The FEMA Debate: Hurricane Sandy Raises Questions about FEMA’s Role
Since Hurricane Sandy’s departure from the East Coast of the United States, 6.6 million people in 15 states and the District of Columbia are still without electricity—1.9 million New Yorkers alone are without power. All of the sights and sounds of The Big Apple—the subways, the trains, the city’s skyline—are either submerged underwater or shut off.
In light of the hurricane’s aftermath, there have been discussions about how the federal government and state governments should handle emergency aid with the Federal Emergency Management Agency (FEMA).
According to FEMA’s website, the organization’s mission “is to support our citizens and first responders to ensure that as a nation we work together to build, sustain, and improve our capability to prepare for, protect against, respond to, recover from, and mitigate all hazards.”
Former FEMA Director James Lee Witt, who worked at FEMA from 1993 to 2001, believes FEMA is necessary when a state government’s resources need additional assistance to repair damage, provide shelter to victims, and other disaster relief protocols. FEMA should be available to provide aid to governors who request it, Republican or Democrat, but in no way should FEMA replace the role of local aid operations.
Lee Witt says “when a state is overwhelmed, or a disaster involves several states, FEMA supports – but never replaces – the local response.”
Having a resourced to support affected communities in need of disaster relief makes sense, but some argue that FEMA aid is abused. The Department of Homeland Security reported that $643 million had been “wrongly distributed” to 160,000 homes affected by Hurricane Katrina and Hurricane Rita in 2005.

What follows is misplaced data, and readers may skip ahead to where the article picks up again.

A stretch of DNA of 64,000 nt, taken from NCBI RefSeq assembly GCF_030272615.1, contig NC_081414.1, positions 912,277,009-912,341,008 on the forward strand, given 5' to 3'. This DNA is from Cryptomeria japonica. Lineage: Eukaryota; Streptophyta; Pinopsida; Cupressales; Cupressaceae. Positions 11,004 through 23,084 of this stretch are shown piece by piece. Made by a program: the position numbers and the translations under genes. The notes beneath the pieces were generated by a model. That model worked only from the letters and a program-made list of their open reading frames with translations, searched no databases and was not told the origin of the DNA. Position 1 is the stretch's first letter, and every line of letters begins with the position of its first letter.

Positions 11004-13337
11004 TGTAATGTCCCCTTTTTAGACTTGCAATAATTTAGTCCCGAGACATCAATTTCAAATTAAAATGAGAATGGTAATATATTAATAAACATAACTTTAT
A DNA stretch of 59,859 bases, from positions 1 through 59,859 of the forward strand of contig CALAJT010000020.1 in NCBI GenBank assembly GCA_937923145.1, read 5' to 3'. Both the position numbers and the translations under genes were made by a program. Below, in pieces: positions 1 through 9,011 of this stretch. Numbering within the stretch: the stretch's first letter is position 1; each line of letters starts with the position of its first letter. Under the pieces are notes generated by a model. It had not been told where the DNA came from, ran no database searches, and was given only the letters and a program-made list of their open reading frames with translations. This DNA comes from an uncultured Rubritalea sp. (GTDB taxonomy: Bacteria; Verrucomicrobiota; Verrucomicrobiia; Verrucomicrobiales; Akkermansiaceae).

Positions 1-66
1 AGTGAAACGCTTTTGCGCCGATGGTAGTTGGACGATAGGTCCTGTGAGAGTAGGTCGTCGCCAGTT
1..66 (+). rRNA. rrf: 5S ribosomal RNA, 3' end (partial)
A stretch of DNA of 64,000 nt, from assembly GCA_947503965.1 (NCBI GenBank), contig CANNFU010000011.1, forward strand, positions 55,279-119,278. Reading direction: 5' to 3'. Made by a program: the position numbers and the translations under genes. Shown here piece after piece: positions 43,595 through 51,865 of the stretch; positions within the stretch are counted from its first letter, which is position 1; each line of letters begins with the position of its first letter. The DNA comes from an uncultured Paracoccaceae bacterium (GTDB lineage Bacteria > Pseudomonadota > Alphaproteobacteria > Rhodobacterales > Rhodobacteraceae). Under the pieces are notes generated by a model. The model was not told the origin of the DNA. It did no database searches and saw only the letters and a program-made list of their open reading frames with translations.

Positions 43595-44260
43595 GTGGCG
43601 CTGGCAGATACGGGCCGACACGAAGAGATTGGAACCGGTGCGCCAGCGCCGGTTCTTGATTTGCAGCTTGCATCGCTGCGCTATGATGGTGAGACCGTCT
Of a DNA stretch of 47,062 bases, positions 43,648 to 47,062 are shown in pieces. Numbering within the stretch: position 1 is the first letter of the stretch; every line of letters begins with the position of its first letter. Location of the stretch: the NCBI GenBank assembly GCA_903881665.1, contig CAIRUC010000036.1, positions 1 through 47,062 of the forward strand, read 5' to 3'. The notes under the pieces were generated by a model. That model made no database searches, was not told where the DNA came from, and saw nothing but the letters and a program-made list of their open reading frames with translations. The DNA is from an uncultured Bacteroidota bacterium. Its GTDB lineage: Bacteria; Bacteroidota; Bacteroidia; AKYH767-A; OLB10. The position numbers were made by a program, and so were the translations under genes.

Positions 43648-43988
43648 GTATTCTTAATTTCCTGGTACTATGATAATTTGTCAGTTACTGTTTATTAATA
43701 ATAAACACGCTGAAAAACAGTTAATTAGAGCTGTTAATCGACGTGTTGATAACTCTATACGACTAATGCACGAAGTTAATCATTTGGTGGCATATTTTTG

Russell S. Sobel of The Citadel urges the federal government to focus on maintaining law and order instead of providing immediate aid and extended assistance—Sobel believes the private sector and local aid provided by churches and other private nonprofits can do a better job coordinating disaster relief programs.
“After a disaster, government is and must be a productive and important part of the process — just as it is every day in our economy — by ensuring the presence of the two things decentralized markets need to work effectively: unregulated prices and secure property rights,” says Sobel.
Overall, it can be concluded that most politicians and analysts agree that FEMA must be in place, but the extent to which it is used to still needs to be clarified.
Lee Witt and Sobel are part of The New York Times debate, “Do We Really Need FEMA?” To read the full articles of their opinions (and others), please click here.
2012 Election Update: Obama has cancelled his presidential campaigning for the past three days to focus on Hurricane Sandy. He visited the FEMA department in Washington D.C. and plans to visit Atlantic City, N.J. to see the damage with New Jersey Governor Chris Christie. Romney and Ryan’s stances on state-reliant disaster relief and cutting FEMA budgets by 60% are still under scrutiny by the public.